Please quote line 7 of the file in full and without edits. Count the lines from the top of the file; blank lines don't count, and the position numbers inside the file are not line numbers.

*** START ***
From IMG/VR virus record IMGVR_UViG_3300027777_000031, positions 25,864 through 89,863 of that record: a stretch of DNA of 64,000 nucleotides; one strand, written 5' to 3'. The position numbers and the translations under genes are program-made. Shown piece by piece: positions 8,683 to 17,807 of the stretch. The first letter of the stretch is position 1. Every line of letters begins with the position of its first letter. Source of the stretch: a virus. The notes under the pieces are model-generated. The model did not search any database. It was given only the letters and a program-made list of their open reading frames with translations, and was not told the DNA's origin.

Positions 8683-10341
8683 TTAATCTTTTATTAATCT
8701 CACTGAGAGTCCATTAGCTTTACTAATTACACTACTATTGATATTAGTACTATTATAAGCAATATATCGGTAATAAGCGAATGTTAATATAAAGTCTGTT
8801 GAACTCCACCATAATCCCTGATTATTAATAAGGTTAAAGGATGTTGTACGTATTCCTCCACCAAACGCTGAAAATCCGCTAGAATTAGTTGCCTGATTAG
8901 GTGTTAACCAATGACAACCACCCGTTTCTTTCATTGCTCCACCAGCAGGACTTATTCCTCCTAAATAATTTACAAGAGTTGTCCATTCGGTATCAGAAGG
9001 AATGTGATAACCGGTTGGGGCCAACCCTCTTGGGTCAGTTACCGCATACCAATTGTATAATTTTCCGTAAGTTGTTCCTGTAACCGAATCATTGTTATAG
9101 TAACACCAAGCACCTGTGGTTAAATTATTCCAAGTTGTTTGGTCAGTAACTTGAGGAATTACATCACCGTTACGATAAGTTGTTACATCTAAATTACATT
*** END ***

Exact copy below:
9001 AATGTGATAACCGGTTGGGGCCAACCCTCTTGGGTCAGTTACCGCATACCAATTGTATAATTTTCCGTAAGTTGTTCCTGTAACCGAATCATTGTTATAG